I see how my Facebook community lights up at acts of courtesy, like holding a door open or paying for the next person’s order.  I see how they spread the word of what they may call “Christian deeds” and post memes about “the old days” and having “no hope for the future”.

Newsflash: The “old days” weren’t very inclusive, and political correctness is one way to overcome this.  So, by bashing political correctness, you’re creating a kind of hypocrisy, aren’t you?

Language certainly has an enormous impact on how we interpret, perceive, and understand something.  And I have see how crucial this is in human rights battles, including those to remove race-based mascots.  It seems like the most vehement arguments for keeping them pertain to “tradition” and “culture”.  But whose traditions and cultures are they, really?

The Merriman-Webster dictionary – or course, I’m going there – defines tradition in two ways.  The first is as an inherited religious or social custom passed down through actions and behaviors.  The second is the oral tradition do passing down beliefs and customs.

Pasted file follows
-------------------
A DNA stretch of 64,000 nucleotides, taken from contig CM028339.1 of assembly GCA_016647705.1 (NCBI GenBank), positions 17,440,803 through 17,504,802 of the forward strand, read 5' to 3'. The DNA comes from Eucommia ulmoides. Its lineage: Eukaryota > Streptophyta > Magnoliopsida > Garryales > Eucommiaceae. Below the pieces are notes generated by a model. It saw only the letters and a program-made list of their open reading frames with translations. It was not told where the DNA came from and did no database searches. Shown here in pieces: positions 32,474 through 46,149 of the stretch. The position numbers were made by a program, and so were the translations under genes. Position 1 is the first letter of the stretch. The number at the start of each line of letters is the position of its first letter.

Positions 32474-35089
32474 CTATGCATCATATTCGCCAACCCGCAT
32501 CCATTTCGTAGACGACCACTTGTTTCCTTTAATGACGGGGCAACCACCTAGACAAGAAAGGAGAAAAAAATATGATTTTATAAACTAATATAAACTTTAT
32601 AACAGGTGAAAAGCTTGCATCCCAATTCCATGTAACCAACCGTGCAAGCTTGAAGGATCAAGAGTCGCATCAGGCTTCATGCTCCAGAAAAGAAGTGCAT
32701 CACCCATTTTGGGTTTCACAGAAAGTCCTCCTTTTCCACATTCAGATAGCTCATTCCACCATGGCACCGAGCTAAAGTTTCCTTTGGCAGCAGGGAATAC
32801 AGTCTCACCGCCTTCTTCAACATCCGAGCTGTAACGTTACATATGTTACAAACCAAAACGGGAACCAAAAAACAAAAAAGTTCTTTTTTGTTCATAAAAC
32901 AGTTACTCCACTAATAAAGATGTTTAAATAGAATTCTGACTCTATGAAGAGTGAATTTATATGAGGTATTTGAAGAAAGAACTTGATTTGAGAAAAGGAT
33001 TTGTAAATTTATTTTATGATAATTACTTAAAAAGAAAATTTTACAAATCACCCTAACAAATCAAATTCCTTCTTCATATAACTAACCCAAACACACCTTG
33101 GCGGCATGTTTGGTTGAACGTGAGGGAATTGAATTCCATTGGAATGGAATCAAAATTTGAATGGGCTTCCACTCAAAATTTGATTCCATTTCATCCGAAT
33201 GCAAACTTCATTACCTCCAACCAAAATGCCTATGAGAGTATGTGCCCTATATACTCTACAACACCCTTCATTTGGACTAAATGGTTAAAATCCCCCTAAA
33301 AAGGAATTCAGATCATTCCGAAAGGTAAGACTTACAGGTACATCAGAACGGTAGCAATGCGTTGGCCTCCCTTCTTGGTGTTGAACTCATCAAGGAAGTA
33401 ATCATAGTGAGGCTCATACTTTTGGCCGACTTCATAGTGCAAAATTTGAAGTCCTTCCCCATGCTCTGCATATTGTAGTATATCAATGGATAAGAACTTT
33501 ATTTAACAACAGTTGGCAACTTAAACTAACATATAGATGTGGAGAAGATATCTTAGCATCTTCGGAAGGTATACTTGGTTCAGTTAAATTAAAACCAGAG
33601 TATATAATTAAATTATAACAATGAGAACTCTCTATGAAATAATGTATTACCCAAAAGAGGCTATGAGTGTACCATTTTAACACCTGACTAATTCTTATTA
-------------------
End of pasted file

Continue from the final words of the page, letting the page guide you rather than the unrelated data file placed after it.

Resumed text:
The dictionary also defines culture as customs, beliefs, arts, – sure, even sport and athletic forms, that a particular society makes as a way of life, thinking, behaving, or even working.

When I think of arguments to keep the Cleveland baseball mascot “tradition”, of course this seems illogical to me.  How can you call this tradition?  We actually call baseball the American “pastime”.  Well, by definition, a pastime is merely just that: something pleasurable to pass time.  It has been a part of the very young “American” culture for an even younger amount of time.  It has been racially and gender exclusive for an even smaller amount of time.  Just ask Hank Aaron.

An example, however, of tradition and culture in sports would be the Haudenosaunee and lacrosse.  Yet high schools in New York – Haudenosaunee homeland – play this sport with mascots that are racial slurs against the people who have worshipped this adopted sport as their very tradition and culture.  One that actually meets dictionary standard.